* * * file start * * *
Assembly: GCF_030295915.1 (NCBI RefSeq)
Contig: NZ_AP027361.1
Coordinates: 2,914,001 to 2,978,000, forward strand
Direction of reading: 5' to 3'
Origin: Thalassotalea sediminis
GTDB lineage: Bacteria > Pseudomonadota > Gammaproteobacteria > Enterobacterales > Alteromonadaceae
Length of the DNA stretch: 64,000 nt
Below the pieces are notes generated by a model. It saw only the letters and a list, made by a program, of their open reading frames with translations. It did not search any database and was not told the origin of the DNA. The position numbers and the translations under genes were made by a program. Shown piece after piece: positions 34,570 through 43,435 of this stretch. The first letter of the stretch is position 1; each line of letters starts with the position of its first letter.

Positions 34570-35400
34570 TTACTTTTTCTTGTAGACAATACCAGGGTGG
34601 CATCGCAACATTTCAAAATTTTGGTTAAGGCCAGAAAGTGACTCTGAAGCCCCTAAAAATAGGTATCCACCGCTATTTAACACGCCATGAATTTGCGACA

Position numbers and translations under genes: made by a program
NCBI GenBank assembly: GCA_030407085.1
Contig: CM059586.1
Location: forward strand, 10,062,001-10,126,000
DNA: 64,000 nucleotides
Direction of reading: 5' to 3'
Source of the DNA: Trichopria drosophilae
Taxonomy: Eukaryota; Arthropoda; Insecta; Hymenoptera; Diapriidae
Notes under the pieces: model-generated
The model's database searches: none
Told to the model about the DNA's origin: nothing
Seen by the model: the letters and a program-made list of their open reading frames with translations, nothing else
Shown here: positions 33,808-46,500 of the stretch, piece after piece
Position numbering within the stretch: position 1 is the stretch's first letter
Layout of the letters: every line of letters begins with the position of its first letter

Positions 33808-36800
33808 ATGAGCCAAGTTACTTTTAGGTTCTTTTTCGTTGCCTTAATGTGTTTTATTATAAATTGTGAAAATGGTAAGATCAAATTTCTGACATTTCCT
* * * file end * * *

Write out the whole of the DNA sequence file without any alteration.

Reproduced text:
Assembly: GCF_030295915.1 (NCBI RefSeq)
Contig: NZ_AP027361.1
Coordinates: 2,914,001 to 2,978,000, forward strand
Direction of reading: 5' to 3'
Origin: Thalassotalea sediminis
GTDB lineage: Bacteria > Pseudomonadota > Gammaproteobacteria > Enterobacterales > Alteromonadaceae
Length of the DNA stretch: 64,000 nt
Below the pieces are notes generated by a model. It saw only the letters and a list, made by a program, of their open reading frames with translations. It did not search any database and was not told the origin of the DNA. The position numbers and the translations under genes were made by a program. Shown piece after piece: positions 34,570 through 43,435 of this stretch. The first letter of the stretch is position 1; each line of letters starts with the position of its first letter.

Positions 34570-35400
34570 TTACTTTTTCTTGTAGACAATACCAGGGTGG
34601 CATCGCAACATTTCAAAATTTTGGTTAAGGCCAGAAAGTGACTCTGAAGCCCCTAAAAATAGGTATCCACCGCTATTTAACACGCCATGAATTTGCGACA

Position numbers and translations under genes: made by a program
NCBI GenBank assembly: GCA_030407085.1
Contig: CM059586.1
Location: forward strand, 10,062,001-10,126,000
DNA: 64,000 nucleotides
Direction of reading: 5' to 3'
Source of the DNA: Trichopria drosophilae
Taxonomy: Eukaryota; Arthropoda; Insecta; Hymenoptera; Diapriidae
Notes under the pieces: model-generated
The model's database searches: none
Told to the model about the DNA's origin: nothing
Seen by the model: the letters and a program-made list of their open reading frames with translations, nothing else
Shown here: positions 33,808-46,500 of the stretch, piece after piece
Position numbering within the stretch: position 1 is the stretch's first letter
Layout of the letters: every line of letters begins with the position of its first letter

Positions 33808-36800
33808 ATGAGCCAAGTTACTTTTAGGTTCTTTTTCGTTGCCTTAATGTGTTTTATTATAAATTGTGAAAATGGTAAGATCAAATTTCTGACATTTCCT